Where conflict between climate change objectives and the conservation of heritage assets does occur, the public benefit of mitigating the effects of climate change will be weighed against any harm to the significance of heritage assets in accordance with the relevant policies.

Heritage Statements and Outline Applications

Applicants are required to submit a heritage statement in support of any application that directly or indirectly impacts on a designated or local heritage asset.

Whilst the information provided should be proportionate to the significance of the asset and nature of the works proposed the statement should as a minimum:

  • Explain and justify how the proposal has taken into account the historical significance of the asset
  • Demonstrate that the relevant Historic Environment Record (HER) for the site has been consulted

Where the HER identifies the potential for the site to include heritage assets of archaeological interest the statement should include a desk based archaeological assessment of the site, and, where necessary, the results of field evaluation.

Where a heritage statement fails to adequately explain and justify the proposal and its impact on the significance of the heritage asset this may be used by the Council as grounds to justify refusal of the scheme.

The Council will not normally accept outline applications that directly impact on heritage assets.

Principally this will relate to new development in Conservation Areas, Registered Historic Parks and Gardens, Listed Buildings and Scheduled Monuments.

In certain circumstances it may also apply to proposals that impact on the setting of heritage assets if it felt the impact would be significant. This is to ensure the full impact of the proposal can be properly assessed.

Early pre-application engagement with the Council's Conservation Officer is encouraged.

Scheduled Monuments

There are three Scheduled Monument within Preston as shown on the Policies Map, which can be downloaded from the documents section on this page. These are sites of national archaeological importance and the Council will seek their on-going conservation and protection:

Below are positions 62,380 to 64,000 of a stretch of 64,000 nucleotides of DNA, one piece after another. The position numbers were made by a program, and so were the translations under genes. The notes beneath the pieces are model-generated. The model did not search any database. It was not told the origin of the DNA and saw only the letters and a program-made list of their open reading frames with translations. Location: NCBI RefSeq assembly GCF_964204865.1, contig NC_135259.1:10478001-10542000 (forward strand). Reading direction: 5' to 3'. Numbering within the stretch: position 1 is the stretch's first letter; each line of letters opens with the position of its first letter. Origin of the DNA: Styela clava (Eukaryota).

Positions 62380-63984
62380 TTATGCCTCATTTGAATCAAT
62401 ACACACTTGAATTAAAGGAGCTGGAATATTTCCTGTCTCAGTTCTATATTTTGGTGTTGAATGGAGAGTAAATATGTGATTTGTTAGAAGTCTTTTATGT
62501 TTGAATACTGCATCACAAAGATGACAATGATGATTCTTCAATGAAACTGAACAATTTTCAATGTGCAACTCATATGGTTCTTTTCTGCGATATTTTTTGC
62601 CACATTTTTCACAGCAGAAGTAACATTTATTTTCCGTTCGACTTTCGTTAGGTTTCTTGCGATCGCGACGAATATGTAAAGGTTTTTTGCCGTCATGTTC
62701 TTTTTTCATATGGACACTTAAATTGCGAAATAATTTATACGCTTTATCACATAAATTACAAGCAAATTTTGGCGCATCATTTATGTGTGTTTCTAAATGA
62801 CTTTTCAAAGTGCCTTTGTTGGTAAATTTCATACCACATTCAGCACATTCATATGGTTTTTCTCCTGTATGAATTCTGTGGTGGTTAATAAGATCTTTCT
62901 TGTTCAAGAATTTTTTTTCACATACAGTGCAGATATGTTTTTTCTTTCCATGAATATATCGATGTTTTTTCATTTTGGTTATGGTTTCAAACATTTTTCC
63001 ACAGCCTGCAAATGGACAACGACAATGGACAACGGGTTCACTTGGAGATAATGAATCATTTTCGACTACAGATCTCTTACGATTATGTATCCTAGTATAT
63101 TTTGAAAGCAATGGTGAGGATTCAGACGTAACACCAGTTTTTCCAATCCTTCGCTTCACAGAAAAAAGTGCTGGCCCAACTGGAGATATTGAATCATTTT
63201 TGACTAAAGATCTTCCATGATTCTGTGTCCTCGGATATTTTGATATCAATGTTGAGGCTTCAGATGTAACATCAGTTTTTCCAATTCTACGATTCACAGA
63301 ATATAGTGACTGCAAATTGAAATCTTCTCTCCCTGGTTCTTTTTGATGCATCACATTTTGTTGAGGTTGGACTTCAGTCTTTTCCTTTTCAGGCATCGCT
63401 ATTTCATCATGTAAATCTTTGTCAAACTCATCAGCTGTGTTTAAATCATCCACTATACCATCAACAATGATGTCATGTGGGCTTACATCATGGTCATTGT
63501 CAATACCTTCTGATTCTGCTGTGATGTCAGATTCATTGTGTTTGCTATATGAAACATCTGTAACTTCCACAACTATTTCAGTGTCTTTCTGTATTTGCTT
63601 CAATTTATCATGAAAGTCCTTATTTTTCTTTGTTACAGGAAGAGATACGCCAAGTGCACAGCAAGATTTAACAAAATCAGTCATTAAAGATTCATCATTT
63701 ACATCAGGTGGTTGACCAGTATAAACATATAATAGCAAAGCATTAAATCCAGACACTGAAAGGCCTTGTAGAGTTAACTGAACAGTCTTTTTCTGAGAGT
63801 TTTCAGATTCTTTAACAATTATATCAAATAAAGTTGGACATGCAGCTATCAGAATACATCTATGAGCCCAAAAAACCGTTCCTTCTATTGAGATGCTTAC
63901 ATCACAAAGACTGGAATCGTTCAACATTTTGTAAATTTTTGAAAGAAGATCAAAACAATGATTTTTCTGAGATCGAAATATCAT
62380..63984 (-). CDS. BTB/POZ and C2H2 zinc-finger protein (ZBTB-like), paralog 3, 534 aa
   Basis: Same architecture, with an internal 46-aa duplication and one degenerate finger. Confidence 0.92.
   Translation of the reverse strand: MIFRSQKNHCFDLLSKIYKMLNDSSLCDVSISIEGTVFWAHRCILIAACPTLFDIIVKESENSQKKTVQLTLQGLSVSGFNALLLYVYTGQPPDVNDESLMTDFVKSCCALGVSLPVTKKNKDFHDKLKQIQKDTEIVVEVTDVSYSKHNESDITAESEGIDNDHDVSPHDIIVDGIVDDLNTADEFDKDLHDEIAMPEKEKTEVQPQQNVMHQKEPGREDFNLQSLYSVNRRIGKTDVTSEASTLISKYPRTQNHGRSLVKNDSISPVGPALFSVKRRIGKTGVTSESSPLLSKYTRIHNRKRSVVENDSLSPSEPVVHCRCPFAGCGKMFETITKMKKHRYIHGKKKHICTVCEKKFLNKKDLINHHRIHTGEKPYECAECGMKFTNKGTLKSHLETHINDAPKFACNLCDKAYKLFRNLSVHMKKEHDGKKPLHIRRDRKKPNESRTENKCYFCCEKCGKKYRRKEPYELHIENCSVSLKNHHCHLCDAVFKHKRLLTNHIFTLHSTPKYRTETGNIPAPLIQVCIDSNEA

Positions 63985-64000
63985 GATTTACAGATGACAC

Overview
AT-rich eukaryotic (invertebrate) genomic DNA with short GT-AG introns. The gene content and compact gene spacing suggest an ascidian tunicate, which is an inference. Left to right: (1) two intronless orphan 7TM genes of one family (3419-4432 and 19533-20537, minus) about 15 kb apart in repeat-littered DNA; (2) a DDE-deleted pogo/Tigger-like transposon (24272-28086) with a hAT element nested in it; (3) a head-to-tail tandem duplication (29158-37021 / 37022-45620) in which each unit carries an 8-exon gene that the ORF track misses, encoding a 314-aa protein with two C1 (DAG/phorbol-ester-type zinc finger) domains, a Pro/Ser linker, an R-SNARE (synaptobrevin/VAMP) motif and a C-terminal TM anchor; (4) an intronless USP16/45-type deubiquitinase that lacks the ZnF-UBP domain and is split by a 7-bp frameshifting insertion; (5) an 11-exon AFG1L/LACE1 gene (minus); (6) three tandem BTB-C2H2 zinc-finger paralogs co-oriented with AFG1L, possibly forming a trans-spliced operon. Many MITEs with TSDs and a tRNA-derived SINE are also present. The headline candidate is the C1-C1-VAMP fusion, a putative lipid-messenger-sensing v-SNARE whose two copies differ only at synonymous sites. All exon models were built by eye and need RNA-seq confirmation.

• Cromwell's Mound
  • Penwortham Old Bridge
  • Chingle Hall

Historic Parks and Gardens

Historic Parks and Gardens are designated under the National Heritage Act 1983.

These areas are shown on the Policies Map and have historic layouts and features which make them of special historic interest. Development should aim to conserve and enhance the character and appearance of historic parks and gardens.

The following are designated Historic Parks and Gardens:

  • Avenham Park
  • Avenham Walk
  • Harris Knowledge Park
  • Haslam Park
  • Miller Park
  • Moor Park
  • Preston Cemetery
  • The Willows, Pedders Lane, Ashton

Conservation Areas

There are a total of twelve Conservation Areas within Preston, as shown on the Policies Map. The following are designated Conservation Areas:

  • Ashton
  • Avenham *
  • Deepdale Enclosure
  • Fishergate Hill*
  • Fulwood*
  • Harris Children's Home
  • Inglewhite
  • Moor Park
  • St Augustine's
  • St Ignatius Square*

An Article 4 Direction applies to these areas.

Conversation Areas that lie within the boundary of the City Centre will be identified on the City Centre Plan Policies Map. The two Conservation Areas within the City Centre boundary are Market Place and Winckley Square.

Share this page

Share on Facebook Share on Twitter Share by email